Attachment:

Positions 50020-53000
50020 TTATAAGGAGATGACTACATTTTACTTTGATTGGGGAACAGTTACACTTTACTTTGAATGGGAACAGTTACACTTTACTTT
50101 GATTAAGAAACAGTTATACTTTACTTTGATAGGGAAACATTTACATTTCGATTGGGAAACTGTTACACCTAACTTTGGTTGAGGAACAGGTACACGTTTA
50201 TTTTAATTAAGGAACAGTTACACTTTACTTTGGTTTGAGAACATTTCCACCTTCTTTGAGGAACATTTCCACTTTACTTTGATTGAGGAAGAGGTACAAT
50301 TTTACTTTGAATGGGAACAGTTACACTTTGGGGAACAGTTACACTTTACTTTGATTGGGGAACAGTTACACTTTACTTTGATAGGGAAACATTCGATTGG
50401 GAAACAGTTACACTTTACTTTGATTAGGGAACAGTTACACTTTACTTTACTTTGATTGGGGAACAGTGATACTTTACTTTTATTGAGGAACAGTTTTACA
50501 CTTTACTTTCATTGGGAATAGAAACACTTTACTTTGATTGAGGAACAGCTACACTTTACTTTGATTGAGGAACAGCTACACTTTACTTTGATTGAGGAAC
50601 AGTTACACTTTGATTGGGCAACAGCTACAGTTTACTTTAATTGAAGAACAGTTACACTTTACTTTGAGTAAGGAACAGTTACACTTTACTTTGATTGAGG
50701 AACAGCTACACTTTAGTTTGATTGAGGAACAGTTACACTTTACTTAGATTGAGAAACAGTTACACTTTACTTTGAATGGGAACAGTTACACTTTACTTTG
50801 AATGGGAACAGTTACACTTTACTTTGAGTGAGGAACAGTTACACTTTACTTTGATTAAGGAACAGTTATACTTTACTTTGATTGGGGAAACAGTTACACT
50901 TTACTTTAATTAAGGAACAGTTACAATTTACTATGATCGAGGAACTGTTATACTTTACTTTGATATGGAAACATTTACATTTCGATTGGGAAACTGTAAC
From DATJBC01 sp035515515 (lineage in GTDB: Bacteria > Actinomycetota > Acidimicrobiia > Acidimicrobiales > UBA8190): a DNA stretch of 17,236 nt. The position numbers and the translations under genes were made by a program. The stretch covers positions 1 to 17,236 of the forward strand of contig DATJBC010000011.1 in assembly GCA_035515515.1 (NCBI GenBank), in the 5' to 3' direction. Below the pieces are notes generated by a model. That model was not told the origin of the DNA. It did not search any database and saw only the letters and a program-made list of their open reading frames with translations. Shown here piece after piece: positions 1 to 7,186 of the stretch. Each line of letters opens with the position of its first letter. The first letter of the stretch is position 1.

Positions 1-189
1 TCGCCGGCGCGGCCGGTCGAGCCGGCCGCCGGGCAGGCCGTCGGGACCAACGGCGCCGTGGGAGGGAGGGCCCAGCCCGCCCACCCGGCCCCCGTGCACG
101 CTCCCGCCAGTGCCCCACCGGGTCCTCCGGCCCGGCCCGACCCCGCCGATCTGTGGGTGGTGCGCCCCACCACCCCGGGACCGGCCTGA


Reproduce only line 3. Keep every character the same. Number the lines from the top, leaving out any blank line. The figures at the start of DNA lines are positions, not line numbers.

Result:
50101 GATTAAGAAACAGTTATACTTTACTTTGATAGGGAAACATTTACATTTCGATTGGGAAACTGTTACACCTAACTTTGGTTGAGGAACAGGTACACGTTTA